Reliably serve brotli compressed files with gzip fallback while ensuring no compression overhead when serving brotli files.
How much will it benefit your website performance?
Serving brotli compressed files helps reduce transfer size for HTML, CSS, JS and SVG files, but not JPG, PNG, WebP, GIFs. So, the over-all speed benefit will be reduction in download time for files of above mentioned types. The speed benefit depends on how much compression you achieve for your files. For top five pages on our website, www.tezify.com, we observed a 20-43% reduction in page’s total transfer size (total data downloaded for a page to display).
For top five pages on our website (www.tezify.com), brotli compression reduced the page’s total transfer size (total data downloaded to display a page) by 20% to 43%.
Generating brotli compressed files
Brotli compression can be CPU intensive. This means, compressing your files into brotli format through web server while serving a request is a bad idea. Instead, you should pre-compress and store brotli compressed files for your HTML, CSS, JS and SVG files. This should be done during build & deploy. You can use one of the following to brotli compress your files:
With any of the above, your goal should be to have brotli compressed files next to your regular files (style.css should have a corresponding style.css.br)
Serving brotli compressed files via Nginx
You can use Google’s Nginx module for Brotli to serve generated brotli files. Once installed, below is the recommended Nginx configuration (generally goes into /etc/nginx/nginx.conf):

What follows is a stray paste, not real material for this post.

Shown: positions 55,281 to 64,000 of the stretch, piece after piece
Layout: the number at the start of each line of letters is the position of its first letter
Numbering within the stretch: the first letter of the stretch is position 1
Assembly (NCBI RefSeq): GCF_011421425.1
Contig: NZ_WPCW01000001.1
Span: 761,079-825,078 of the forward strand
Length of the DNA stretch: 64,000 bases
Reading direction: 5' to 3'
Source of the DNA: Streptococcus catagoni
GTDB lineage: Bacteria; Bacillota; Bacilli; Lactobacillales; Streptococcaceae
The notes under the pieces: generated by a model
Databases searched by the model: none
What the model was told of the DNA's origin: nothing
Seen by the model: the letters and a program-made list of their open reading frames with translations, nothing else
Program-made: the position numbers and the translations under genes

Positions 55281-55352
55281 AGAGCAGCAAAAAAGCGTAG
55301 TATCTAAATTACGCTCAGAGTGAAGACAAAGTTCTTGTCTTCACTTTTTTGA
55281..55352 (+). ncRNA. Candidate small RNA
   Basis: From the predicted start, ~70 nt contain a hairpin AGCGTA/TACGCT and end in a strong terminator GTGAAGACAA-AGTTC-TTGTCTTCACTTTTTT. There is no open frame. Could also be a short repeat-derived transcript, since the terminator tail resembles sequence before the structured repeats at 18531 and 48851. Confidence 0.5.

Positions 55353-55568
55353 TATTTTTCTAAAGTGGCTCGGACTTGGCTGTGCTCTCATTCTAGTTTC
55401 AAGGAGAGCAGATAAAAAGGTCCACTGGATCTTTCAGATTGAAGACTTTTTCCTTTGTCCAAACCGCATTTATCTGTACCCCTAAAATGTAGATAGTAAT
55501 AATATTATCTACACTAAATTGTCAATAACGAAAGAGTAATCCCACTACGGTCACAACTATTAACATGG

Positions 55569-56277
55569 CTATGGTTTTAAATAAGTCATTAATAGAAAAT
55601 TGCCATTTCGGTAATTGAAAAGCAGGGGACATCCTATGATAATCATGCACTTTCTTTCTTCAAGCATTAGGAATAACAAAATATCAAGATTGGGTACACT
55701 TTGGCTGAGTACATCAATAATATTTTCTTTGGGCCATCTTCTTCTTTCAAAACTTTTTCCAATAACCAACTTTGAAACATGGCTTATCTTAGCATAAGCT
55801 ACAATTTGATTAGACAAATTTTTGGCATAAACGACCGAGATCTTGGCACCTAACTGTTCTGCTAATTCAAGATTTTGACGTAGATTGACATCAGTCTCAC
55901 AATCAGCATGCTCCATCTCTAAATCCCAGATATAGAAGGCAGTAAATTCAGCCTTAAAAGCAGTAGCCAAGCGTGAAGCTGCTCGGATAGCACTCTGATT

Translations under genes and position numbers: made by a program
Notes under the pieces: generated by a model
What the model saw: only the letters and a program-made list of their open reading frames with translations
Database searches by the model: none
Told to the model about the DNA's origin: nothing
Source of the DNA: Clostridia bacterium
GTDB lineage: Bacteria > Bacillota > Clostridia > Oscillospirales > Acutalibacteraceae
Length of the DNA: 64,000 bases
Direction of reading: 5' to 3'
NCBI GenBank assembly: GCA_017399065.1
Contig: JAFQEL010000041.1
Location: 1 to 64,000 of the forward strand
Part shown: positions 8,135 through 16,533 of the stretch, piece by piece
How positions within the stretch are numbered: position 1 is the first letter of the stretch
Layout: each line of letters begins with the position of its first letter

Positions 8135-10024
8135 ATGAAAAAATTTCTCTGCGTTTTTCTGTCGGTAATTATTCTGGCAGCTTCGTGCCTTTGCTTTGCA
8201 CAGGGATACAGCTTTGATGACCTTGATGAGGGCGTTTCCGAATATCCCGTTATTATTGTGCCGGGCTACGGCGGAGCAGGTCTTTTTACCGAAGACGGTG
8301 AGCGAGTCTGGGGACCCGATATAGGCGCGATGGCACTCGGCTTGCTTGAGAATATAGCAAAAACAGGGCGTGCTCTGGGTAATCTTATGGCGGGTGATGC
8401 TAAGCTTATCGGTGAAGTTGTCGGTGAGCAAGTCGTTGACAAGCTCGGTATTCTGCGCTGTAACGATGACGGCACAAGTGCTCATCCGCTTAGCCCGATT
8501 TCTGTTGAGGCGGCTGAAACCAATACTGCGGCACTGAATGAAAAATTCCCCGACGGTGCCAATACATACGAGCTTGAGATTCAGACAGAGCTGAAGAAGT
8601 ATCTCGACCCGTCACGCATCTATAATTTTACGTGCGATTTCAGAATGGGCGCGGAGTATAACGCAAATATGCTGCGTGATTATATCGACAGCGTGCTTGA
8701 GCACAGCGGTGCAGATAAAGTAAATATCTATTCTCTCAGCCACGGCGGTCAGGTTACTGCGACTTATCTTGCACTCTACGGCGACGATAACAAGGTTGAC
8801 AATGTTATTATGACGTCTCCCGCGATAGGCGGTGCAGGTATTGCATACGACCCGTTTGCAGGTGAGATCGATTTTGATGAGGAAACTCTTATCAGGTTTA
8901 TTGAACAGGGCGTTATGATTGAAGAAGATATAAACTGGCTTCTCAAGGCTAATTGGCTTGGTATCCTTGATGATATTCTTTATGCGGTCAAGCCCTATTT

If installing / adding ngx_brotli is problematic, you can add the following configuration within your server block to serve pre-compressed brotli files:
Serving brotli compressed files via Apache
Add the following within your <VirtualHost> within your apache configuration file (typically within /etc/apache2/sites-enabled/):
CDN specific changes to serve brotli files
If you are leveraging a CDN, chances are that despite the above configuration, brotli compressed files may not be served to your visitors. You may have to make additional changes depending on your CDN provider:
Verifying if your site is serving brotli files
To verify if your pages are served brotli compressed or no, run the following command for your website’s URL and look for the value within ‘Content-Encoding’ in the response header. If it is ‘br’ like in the screenshot below, your brotli compression setup is working as expected.
curl -H ‘Accept-Encoding: br’ -I <Enter Your URL Here>